We first examined the miR156-SPLs expression in the aging pathway of flowering time regulation (Srikanth and Schmid, 2011, Wang et al., 2009, Wu and Poethig, 2006). miR156-SPLs expression can be modified significantly by low nitrate supply, thus has the potential to influence floral transition timing under altered nutrient conditions (Fischer et al., 2013, Liang et al., 2012, Olas et al., 2019, Pant et al., 2009). When grown under LD conditions, both Col-0 and Ws featured a relatively repressed expression of SPL3 with higher nitrate supplies (16 and 32 mM in contrast to 0.5 and 1 mM) (Fig. 4A). SPL5 expression did not change in response to different nitrate levels in either accession under LD or MD conditions. However, SPL3 and SPL5 expression was relatively higher in Ws plants than in Col-0 plants (Fig. 4C), which is consistent with their flowering time variation (Fig. 1). In our analysis under both LD and MD conditions, Ws exhibited a relatively higher expression of both SPL3 and SPL5 but a relatively lower expression of SPL4 (Fig. 4B). Furthermore, SPL4 expression of Col-0 increased about 2.5-fold at 32 mM (compared to 1 mM) KNO3 concentration, which is contradicting to the flowering time dynamics between these two accessions (Fig. 1). Consistent with previous report using Col-0 (Olas et al., 2019), SPL4 expression did not change in response to fluctuation of nitrate concentrations under LD conditions. Our data therefore indicate that these three SPLs may differ between Ws and Col-0 in specifying the flowering time variation upon fluctuation of nitrate supply.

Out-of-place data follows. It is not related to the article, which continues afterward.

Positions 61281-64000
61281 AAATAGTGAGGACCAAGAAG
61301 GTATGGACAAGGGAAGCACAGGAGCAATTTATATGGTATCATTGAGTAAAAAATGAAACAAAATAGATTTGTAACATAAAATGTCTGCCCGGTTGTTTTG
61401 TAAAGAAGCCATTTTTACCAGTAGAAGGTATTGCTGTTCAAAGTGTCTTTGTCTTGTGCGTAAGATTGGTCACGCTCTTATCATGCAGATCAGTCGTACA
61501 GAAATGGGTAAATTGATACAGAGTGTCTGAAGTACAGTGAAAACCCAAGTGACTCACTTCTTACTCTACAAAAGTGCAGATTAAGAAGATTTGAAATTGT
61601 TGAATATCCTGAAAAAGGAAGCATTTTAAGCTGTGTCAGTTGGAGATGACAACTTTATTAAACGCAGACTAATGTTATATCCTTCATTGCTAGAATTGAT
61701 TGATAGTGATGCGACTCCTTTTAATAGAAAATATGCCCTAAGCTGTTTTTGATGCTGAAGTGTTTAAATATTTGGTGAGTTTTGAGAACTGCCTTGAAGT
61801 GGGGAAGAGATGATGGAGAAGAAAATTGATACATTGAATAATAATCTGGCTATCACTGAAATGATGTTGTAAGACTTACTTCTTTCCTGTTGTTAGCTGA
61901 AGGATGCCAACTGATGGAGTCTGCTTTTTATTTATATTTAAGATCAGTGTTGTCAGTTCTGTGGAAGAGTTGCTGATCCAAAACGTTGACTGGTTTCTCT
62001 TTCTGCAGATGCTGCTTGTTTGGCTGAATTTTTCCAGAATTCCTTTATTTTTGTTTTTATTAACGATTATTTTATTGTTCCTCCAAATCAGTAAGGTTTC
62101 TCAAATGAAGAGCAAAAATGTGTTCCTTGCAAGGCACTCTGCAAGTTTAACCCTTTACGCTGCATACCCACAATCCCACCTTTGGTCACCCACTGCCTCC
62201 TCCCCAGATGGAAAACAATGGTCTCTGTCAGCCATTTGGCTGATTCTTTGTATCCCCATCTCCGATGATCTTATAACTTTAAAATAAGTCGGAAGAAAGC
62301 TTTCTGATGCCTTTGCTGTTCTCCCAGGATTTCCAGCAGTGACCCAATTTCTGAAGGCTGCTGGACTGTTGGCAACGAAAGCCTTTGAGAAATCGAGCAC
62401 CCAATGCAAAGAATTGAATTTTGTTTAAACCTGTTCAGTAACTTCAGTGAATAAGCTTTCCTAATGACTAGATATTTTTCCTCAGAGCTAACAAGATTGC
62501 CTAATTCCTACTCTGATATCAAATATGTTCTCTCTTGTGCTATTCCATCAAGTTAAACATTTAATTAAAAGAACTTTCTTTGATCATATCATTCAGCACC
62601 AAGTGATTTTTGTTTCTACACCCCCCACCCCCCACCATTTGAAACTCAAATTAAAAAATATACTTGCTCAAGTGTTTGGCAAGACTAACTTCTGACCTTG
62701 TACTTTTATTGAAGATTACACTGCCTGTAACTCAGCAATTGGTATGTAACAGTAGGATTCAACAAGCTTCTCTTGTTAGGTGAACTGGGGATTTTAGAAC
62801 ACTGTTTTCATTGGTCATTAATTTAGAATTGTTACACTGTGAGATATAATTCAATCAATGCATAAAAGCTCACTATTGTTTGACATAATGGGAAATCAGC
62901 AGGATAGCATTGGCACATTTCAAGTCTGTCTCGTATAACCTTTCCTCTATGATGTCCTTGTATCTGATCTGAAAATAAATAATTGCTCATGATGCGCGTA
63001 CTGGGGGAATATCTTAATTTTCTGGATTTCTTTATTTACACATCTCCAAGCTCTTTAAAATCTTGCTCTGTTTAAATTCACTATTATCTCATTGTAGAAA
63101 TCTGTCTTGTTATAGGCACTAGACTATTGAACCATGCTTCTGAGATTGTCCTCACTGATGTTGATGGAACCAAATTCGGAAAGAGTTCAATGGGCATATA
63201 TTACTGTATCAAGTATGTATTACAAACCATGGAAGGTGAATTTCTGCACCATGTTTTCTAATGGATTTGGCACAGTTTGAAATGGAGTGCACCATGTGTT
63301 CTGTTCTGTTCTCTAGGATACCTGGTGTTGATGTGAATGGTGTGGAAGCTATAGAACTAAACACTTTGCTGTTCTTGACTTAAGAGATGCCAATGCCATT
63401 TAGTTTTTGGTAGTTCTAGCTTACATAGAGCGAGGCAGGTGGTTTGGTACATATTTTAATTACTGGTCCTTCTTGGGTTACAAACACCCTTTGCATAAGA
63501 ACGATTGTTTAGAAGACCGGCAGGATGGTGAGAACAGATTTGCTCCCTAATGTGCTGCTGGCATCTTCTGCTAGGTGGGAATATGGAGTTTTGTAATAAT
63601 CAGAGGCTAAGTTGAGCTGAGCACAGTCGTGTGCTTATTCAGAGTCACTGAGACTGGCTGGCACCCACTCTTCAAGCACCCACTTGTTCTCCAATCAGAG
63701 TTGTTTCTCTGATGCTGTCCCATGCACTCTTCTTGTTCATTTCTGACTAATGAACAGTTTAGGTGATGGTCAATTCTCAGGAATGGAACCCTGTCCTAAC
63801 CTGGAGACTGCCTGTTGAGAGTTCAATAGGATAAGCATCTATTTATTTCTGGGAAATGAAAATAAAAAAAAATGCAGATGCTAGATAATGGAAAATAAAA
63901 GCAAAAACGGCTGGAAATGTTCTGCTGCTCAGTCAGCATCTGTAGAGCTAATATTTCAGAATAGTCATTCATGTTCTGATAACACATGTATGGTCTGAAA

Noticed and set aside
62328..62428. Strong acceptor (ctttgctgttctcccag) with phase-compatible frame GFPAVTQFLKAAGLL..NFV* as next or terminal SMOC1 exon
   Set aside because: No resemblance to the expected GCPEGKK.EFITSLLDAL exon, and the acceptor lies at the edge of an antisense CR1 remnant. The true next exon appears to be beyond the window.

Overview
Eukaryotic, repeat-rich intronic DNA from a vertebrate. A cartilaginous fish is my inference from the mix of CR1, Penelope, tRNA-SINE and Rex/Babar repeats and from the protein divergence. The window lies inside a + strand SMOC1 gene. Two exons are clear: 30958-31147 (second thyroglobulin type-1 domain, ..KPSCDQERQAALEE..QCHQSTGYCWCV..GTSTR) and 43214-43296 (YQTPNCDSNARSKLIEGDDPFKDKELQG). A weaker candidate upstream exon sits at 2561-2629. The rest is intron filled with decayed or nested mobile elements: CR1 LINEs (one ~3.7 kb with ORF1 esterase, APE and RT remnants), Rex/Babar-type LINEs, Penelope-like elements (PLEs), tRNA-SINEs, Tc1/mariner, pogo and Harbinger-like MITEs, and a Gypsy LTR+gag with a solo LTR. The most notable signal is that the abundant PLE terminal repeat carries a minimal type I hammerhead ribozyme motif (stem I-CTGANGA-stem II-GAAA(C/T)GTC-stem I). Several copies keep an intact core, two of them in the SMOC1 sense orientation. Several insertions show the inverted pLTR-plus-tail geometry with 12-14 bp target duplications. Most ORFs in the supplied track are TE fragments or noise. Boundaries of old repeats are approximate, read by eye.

3.6. Expression of FLC associates with genotype-specific flowering time variation upon alteration of nitrate supplying